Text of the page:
WashingtonD.C [US], Dec. 3 : According to a recent research conducted at the University of Columbia, coastal Indigenous people eat on average 15 times more seafood per person than non-Indigenous people in the same country.
Published in the journal PLOS one, the findings highlight the need to consider food sovereignty and cultural identity as part of fisheries policy and Indigenous human rights.
In the first global-scale analysis of its kind, the study estimated that coastal Indigenous people consume 74 kilograms of seafood per capita, compared to the global average of 19 kilograms.
"This global database shows the scale and significance of seafood consumption by Indigenous people," said lead author Andres Cisneros-Montemayor.
Adding, "For Indigenous people who are not recognized at the state level, this type of resource helps quantify the resources they depend on." The authors collected observed data and worked with local researchers to build a database of more than 1,900 communities who altogether consume 2.1 million metric tonnes of seafood per year.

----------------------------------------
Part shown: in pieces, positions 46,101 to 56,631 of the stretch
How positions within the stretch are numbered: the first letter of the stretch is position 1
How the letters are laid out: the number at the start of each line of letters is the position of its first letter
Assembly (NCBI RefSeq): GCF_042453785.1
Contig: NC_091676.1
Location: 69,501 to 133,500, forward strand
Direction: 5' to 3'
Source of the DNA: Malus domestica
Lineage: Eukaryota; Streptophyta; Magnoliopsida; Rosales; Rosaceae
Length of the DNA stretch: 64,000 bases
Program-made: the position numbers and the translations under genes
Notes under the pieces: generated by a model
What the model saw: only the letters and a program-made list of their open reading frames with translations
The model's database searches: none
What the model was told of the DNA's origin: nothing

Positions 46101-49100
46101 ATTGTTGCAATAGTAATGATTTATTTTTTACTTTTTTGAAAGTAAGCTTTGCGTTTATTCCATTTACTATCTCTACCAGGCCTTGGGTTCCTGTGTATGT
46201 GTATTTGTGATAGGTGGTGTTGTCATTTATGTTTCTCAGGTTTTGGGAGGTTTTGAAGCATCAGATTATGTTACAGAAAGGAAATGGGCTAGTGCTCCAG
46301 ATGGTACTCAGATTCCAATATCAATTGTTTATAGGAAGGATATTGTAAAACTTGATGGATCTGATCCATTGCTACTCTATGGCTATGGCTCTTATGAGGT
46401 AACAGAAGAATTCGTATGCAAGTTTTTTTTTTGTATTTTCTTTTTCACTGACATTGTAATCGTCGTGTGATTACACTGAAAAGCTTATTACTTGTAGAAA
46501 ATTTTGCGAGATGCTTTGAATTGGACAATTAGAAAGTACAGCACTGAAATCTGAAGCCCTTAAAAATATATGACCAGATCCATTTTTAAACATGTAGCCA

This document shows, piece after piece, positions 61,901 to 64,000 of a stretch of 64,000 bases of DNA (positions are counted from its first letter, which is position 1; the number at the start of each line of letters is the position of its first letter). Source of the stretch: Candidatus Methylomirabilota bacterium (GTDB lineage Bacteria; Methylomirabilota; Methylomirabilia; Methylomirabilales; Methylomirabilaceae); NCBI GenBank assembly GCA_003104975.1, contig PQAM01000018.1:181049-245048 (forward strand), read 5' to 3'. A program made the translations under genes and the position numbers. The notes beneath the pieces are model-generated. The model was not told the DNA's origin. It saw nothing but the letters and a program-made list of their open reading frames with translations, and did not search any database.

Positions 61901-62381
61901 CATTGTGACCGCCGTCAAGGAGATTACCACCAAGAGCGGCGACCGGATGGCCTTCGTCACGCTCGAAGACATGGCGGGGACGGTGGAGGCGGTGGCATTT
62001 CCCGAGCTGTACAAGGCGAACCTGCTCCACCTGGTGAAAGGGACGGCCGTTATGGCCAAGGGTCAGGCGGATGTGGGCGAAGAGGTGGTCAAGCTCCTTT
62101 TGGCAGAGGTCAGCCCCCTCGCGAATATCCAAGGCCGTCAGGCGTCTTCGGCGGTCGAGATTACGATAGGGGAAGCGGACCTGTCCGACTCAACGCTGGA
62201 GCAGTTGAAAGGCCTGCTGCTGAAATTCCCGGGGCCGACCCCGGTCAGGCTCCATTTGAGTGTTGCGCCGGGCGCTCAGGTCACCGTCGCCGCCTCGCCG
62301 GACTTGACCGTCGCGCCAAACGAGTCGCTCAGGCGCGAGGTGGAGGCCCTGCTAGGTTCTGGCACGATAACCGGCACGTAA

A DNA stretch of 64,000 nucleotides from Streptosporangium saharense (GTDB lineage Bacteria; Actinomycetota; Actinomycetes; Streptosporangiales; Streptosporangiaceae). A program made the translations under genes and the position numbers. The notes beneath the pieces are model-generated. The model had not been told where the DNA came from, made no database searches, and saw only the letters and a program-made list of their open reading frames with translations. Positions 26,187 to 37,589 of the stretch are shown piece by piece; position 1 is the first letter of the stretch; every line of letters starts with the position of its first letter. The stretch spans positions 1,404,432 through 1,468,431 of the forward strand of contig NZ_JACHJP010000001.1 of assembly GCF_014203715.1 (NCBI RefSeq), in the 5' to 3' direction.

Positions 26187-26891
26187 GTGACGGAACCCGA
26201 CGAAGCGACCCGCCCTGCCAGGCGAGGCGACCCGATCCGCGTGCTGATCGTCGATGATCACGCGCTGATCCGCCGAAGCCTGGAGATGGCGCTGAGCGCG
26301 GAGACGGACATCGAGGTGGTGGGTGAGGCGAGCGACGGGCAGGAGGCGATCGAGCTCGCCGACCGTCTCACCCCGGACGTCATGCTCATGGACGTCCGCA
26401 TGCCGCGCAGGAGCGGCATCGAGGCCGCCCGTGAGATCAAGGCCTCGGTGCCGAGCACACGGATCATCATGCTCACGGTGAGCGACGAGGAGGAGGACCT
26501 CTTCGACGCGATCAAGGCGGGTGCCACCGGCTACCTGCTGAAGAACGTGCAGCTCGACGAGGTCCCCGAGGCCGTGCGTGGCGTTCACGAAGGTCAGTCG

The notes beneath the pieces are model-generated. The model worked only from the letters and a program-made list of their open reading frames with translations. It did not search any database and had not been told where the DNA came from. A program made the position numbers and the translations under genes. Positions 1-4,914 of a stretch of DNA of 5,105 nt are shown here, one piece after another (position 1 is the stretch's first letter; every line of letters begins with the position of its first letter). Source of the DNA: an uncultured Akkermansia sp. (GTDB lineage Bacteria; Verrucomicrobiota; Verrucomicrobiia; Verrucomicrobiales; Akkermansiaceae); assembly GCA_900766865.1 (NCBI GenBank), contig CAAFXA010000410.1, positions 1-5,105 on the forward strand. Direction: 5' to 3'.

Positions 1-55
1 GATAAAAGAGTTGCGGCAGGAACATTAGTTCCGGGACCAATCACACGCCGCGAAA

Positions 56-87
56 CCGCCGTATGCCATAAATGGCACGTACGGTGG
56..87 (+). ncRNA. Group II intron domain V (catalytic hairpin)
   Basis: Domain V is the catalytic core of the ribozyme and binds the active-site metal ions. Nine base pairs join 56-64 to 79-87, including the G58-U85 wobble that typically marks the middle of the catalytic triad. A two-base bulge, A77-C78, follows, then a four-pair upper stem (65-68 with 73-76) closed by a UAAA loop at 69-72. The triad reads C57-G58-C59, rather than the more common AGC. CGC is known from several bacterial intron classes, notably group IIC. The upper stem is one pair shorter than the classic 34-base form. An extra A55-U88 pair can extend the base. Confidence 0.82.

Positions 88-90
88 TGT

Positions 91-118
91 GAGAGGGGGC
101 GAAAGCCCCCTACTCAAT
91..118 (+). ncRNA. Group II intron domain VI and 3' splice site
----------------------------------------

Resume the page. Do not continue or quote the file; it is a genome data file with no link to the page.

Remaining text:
The communities studied include recognized Indigenous groups, self-identified minority groups, and small island developing states.
These groups all share similar histories of marginalization and deep social and cultural connections to marine environments.
"Having access to a global database that quantifies fish consumption specifically by coastal Indigenous peoples is a critical contribution to Indigenous struggle on a number of fronts," said expert Sherry Pictou.
Adding, "Most significantly, the generation of information about the consumption of fish as food shows that food security and sovereignty must also be part of the conversation about Indigenous issues." The ocean provides a vital source of food and economic security for these communities, while also shaping their cultural heritage and spiritual values for millennia.
This new research highlights the reliance of indigenous communities on marine resources and the increasing vulnerability of these people due to climate and ecosystem changes.
"For a lot of these communities, the practice of fishing forms a link to their culture that defines them as a people.
It's not just about eating fish, it's about maintaining an identity as a distinct culture," said co-author Yoshitaka Ota.
"Not only must fish and ecosystems be protected, but also those lives and cultures that depend on the ocean," she added.